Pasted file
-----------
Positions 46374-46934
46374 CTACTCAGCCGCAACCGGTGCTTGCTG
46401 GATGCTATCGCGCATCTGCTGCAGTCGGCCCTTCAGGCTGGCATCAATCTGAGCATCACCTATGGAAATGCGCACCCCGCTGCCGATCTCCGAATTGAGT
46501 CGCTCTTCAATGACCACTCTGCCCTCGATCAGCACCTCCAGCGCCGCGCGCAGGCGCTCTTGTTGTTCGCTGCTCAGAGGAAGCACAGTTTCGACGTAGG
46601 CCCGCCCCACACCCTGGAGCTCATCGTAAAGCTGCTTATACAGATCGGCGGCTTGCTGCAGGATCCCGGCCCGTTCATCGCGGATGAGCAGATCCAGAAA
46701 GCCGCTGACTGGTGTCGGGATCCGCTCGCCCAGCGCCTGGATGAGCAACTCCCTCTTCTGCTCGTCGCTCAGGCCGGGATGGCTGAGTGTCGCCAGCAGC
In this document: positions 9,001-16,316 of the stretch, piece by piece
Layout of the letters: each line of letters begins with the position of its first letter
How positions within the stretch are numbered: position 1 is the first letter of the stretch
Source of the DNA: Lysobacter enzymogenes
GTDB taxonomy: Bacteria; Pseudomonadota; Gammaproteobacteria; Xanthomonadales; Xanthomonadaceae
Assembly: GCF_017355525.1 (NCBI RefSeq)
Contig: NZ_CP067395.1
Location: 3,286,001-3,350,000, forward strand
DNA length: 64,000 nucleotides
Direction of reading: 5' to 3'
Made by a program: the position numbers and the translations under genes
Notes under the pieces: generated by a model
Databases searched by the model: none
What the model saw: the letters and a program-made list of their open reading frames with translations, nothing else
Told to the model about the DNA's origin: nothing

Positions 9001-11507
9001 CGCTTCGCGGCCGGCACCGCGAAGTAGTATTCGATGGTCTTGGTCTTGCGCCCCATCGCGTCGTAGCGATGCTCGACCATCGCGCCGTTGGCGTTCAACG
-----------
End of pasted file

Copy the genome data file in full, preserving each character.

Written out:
Positions 46374-46934
46374 CTACTCAGCCGCAACCGGTGCTTGCTG
46401 GATGCTATCGCGCATCTGCTGCAGTCGGCCCTTCAGGCTGGCATCAATCTGAGCATCACCTATGGAAATGCGCACCCCGCTGCCGATCTCCGAATTGAGT
46501 CGCTCTTCAATGACCACTCTGCCCTCGATCAGCACCTCCAGCGCCGCGCGCAGGCGCTCTTGTTGTTCGCTGCTCAGAGGAAGCACAGTTTCGACGTAGG
46601 CCCGCCCCACACCCTGGAGCTCATCGTAAAGCTGCTTATACAGATCGGCGGCTTGCTGCAGGATCCCGGCCCGTTCATCGCGGATGAGCAGATCCAGAAA
46701 GCCGCTGACTGGTGTCGGGATCCGCTCGCCCAGCGCCTGGATGAGCAACTCCCTCTTCTGCTCGTCGCTCAGGCCGGGATGGCTGAGTGTCGCCAGCAGC
In this document: positions 9,001-16,316 of the stretch, piece by piece
Layout of the letters: each line of letters begins with the position of its first letter
How positions within the stretch are numbered: position 1 is the first letter of the stretch
Source of the DNA: Lysobacter enzymogenes
GTDB taxonomy: Bacteria; Pseudomonadota; Gammaproteobacteria; Xanthomonadales; Xanthomonadaceae
Assembly: GCF_017355525.1 (NCBI RefSeq)
Contig: NZ_CP067395.1
Location: 3,286,001-3,350,000, forward strand
DNA length: 64,000 nucleotides
Direction of reading: 5' to 3'
Made by a program: the position numbers and the translations under genes
Notes under the pieces: generated by a model
Databases searched by the model: none
What the model saw: the letters and a program-made list of their open reading frames with translations, nothing else
Told to the model about the DNA's origin: nothing

Positions 9001-11507
9001 CGCTTCGCGGCCGGCACCGCGAAGTAGTATTCGATGGTCTTGGTCTTGCGCCCCATCGCGTCGTAGCGATGCTCGACCATCGCGCCGTTGGCGTTCAACG